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March 24, 2010
Hot smoke starts to gather near the ceiling inside a simulator after flames, fueled by wood and large pieces of plywood placed on walls at the front intensifies and growing heat and poisonous gases are spewed out. Trainer Rich Graeber of Colorado (left) meanwhile offers advice to these local and visiting firemen who will in turn train others about the danger of flashover—and how to combat the phenomenon. ©Provost News Photo.
‘An ocean of fire coming down’
Local and out of town firefighters had the heat turned up on them as they entered a new metal training structure in Provost designed to teach about and prevent a serious situation called a flashover.

Instructor Rich Graeber of Bayfield, Colorado was in town on Saturday and Sunday, March 20 and 21 when 12 people were trained—who will in turn help train other firefighters in the area.

Those who accepted an invitation from the Provost fire department included volunteers from Macklin, Wainwright, County of Vermilion River, County of Flagstaff and members of the Provost group.

The new equipment arrived in town approximately a month ago from San Diego, California.

The $40,000 flashover simulator consists of two shipping style metal containers with one of them 20 feet long and the other 10 feet long and both about 8.5 feet wide and 8.5 feet high. They are joined together so smoke can flow between them.

Wooden pallets cut into pieces are lit with a blow torch which then ignites large sheets of plywood that are hung on the walls before each training session.

The “Swede Survival Flashover System” simulator is designed for firefighter survival training. It lets firefighters observe— multiple times—fire behavior and the signs that lead to the “flashover” phenomenon in a controlled setting.

Local fire chief Barry Johnstone says that thick black smoke often occurs in building fires and there is a danger that the smoke will spontaneously combust.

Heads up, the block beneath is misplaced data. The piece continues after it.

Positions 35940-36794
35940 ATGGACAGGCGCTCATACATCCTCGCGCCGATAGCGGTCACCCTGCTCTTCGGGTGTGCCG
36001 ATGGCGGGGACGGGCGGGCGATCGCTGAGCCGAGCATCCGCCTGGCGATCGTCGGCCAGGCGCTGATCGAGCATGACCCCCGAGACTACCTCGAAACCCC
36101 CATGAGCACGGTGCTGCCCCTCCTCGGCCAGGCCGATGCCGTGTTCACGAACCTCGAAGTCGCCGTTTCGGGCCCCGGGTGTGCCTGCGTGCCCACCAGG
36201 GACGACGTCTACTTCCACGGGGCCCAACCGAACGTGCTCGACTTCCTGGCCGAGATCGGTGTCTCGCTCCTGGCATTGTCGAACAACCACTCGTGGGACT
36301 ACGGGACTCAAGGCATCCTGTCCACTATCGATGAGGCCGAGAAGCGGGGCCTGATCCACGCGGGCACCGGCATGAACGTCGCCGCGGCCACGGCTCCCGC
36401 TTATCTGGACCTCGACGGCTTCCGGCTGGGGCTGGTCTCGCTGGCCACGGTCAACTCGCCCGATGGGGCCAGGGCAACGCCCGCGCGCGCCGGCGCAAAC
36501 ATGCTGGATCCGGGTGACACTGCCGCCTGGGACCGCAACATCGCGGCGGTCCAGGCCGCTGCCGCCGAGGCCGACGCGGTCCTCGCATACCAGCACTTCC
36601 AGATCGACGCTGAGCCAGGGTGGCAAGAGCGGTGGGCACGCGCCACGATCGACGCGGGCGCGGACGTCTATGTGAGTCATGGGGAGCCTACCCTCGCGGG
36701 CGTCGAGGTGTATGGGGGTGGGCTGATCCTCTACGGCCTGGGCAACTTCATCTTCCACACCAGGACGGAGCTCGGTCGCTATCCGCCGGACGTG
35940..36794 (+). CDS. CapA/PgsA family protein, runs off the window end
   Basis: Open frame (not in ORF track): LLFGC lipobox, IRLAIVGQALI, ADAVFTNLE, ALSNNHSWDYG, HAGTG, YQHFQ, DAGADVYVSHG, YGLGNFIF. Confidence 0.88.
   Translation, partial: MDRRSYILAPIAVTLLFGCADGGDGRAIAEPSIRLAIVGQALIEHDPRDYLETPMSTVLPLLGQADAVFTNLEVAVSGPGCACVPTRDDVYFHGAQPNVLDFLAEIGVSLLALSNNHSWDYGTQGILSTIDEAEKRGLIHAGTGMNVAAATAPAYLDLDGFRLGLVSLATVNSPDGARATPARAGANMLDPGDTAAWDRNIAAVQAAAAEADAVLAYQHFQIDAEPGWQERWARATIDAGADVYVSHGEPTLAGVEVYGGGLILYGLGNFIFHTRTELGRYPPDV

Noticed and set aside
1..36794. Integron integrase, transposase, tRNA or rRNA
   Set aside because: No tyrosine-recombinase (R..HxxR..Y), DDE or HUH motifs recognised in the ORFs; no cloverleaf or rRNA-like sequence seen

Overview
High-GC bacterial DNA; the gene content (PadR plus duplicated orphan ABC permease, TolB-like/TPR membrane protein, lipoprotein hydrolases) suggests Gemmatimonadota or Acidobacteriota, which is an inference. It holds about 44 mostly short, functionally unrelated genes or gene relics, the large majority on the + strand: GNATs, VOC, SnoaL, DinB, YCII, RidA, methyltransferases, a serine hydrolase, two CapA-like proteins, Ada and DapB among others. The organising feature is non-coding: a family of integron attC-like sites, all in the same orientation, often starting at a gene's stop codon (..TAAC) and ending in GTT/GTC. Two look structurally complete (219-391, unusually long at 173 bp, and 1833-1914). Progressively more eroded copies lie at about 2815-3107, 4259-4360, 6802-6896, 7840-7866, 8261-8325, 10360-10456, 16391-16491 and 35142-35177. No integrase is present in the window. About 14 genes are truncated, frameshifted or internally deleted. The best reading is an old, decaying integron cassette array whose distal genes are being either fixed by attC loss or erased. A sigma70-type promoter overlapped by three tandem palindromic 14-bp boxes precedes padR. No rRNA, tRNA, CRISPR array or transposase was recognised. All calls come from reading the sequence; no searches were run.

Full story in March 24 edition of The Provost News.
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Movie May be Shot Here
An actor from Los Angeles was in Provost recently to walk through the town and visit the surrounding rural area to study it before writing a detailed script for a proposed 90 minute to 120 minute movie that may be filmed here.

The proposal, initiated by the local Economic Development Committee would mean that Hollywood actor Corbin Bernsen—who has acted in hundreds of roles including movies, stage and television would write the script and be one of the main characters in a film that has a tentative production beginning in November.

The 55 year old former L.A. Law star confirmed in an interview in town on March 18 that he was in Provost doing a feasibility study and “exploration” with a goal of making the movie here.

Complete story in March 24 edition of The Provost News.
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Blades Repeat as BRHL Champions
The Provost Blades senior hockey club have repeated as Battle River Hockey League champions as they beat the Wainwright Rustlers four games to one in their best-of-seven series.

Photos and complete story in March 24 edition of The Provost News.
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Street Spokesman
This week we ask: "What Were You Thinking Inside the New Fire Training Building With Temperatures Hitting Between 300 and 1200 Degrees F.?"
. . . and we heard answers from Roy King, Barry Johnstone, Kim Cannady, and Dave Johnstone. Check out the March 24 edition of The Provost News for their answers.
Want to Subscribe to The Provost News? Click here.

This, along with many other stories and pictures can be found in this week's edition of The Provost News.
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